3.2.2 The study area for the agriculture, forestry and soils assessment covers all of the land that will be required for the construction and operation of the Proposed Scheme. The resources and receptors that are assessed within this area are agricultural land, forestry land and soils; together with farm and rural holdings.

The assessments of the impacts on agricultural land quality and forestry land are made with reference to the prevalence of BMV land and forestry in the general locality, taken as a wider 4km corridor centred on the Proposed Scheme.

3.2.3 Common assumptions that have been applied to the Proposed Scheme, such as the restoration of agricultural land to pre-existing quality, the handing back of land used temporarily to the original landowner and the non-replacement of capital items demolished, are set out in Volume 1. There are no assumptions or limitations that are specific to the assessment in this area.

Environmental baseline 3.3 Existing baseline 3.3.1 This section sets out the main baseline features that influence the agricultural and forestry use of land within this area. These include the underlying soil resources which are used for food and biomass production, as well as providing other services and functions for society and the associated pattern of agricultural and other rural land uses.

Soils and land resources Topography and drainage 3.3.2 The main topographical features within the study area are described in the landscape and visual assessment (Section 9).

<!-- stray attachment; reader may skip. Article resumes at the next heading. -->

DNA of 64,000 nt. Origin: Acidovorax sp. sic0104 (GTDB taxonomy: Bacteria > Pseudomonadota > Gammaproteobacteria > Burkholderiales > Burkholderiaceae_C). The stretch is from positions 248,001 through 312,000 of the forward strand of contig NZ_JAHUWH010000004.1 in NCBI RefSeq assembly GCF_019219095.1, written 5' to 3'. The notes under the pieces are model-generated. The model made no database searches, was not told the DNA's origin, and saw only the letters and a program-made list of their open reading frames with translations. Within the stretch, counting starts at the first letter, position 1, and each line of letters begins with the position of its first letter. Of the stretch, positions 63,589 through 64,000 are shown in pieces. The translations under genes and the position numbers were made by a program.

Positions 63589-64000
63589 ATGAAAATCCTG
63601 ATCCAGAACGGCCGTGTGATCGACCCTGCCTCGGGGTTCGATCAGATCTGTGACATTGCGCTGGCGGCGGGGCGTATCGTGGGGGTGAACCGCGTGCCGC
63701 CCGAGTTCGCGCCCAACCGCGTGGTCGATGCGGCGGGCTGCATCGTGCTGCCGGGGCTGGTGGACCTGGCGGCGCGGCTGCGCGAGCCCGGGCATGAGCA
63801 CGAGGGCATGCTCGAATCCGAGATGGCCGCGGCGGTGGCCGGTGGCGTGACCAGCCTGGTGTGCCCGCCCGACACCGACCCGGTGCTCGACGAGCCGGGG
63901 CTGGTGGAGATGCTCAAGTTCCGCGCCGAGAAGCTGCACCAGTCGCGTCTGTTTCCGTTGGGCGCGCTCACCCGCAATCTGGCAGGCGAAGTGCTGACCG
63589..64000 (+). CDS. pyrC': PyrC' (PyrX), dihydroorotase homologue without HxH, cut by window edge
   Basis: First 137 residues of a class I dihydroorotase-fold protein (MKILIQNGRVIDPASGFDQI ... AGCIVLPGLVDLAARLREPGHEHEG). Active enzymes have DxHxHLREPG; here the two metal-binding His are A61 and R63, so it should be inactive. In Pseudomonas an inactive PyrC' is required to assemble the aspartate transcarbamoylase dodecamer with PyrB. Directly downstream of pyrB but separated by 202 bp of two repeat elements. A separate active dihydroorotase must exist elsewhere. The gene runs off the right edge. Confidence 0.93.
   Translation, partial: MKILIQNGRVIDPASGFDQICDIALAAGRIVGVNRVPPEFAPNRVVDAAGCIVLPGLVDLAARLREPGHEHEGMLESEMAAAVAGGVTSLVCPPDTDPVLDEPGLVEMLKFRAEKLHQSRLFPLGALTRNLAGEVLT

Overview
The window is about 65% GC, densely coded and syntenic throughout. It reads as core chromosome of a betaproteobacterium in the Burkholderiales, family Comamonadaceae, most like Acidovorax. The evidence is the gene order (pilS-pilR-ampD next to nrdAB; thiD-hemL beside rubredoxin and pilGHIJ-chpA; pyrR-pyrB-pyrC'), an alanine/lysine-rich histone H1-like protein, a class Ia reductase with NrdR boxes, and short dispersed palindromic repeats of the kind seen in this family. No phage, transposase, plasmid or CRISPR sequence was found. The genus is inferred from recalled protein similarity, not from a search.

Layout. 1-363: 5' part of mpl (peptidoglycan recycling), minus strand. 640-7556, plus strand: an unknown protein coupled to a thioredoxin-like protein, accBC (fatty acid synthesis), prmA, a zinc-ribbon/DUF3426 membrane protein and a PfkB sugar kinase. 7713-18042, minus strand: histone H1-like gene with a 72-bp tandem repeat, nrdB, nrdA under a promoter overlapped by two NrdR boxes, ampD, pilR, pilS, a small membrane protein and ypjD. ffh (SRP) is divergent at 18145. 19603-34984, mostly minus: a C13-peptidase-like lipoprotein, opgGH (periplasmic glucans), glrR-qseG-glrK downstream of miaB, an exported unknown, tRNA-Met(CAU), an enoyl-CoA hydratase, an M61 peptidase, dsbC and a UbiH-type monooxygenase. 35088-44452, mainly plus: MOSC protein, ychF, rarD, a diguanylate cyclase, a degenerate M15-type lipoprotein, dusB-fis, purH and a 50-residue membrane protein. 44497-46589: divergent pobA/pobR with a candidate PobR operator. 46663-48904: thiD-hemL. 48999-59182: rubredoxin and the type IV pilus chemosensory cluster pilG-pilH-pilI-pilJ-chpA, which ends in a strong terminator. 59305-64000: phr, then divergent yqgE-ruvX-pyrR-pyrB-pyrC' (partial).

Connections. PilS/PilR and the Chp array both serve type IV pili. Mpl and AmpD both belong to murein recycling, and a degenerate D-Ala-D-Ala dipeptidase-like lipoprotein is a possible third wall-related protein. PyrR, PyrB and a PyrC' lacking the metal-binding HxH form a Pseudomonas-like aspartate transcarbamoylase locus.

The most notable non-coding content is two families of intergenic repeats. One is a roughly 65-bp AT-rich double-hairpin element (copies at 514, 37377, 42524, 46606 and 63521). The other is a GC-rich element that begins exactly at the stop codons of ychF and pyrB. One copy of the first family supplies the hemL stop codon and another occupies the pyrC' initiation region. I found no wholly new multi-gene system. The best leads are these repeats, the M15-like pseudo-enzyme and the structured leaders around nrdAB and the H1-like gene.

3.3.3 The arterial drainage in this area is provided by the River Colne which, together with the Grand Union Canal and the Colne Valley lakes, defines the central character of the area. This mosaic of water features runs in a north-south direction. Many of the lakes are the remnants of gravel abstraction and are divided by spurs of land that have become heavily wooded. These water bodies mark the lowest altitudes of the section at around 40m above Ordnance Datum (AOD). Above these water bodies, the valley sides rise to higher ground reaching around 80m AOD at the Chiltern tunnel south portal just east of the M25. The Chiltern Hills rise further to the west.

Geology and soil parent materials 3.3.4 The main geological features within the study area are described in the land quality assessment (Section 8). The principal underlying geology mapped by the

–  –  –

British Geological Survey (2013) http://bgs.ac.uk/geologyofbritain/home/html; Accessed 14/08/13.

Soil Survey of England and Wales, (1984), Soils and their Use in South East England.

Cranfield University (2001) The National Soil Map of England and Wales 1:250,000 scale.

The Wetness Class of a soil is classified according to the depth and duration of waterlogging in the soil profile and has six bands.

FCD is a meteorological parameter which estimates the duration of the period when the soil moisture deficit is zero. Soils usually return to field capacity (zero deficit) during the autumn or early winter and the field capacity period, measured in days, ends in the spring when evapotranspiration exceeds rainfall and a moisture deficit begins to accumulate and opportunities for mechanised fieldwork are then possible.

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Defra (2005) Likelihood of Best and Most Versatile Agricultural Land.

Defra (2009) Soil Strategy for England.

Defra (2011) The Natural Choice: securing the value of nature.

properties, have a low sensitivity. The holding/reference name provides a unique identifier and relates to Map Series AG-01-011 to AG-01-013a (Volume 5, Agriculture, Forestry and Soils Map Book) and Appendix AG-001-007, Volume 5.

Table 5: Summary characteristics of holdings

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An extant planning consent has commenced which will reduce the size of the holding temporarily to 85ha.

CFA Report – Colne Valley/No 7 | Agriculture, forestry and soils  replacement field access incorporated into the Harvil Road realignment;

and  agricultural access incorporated into the access overbridge at Tilehouse Lane.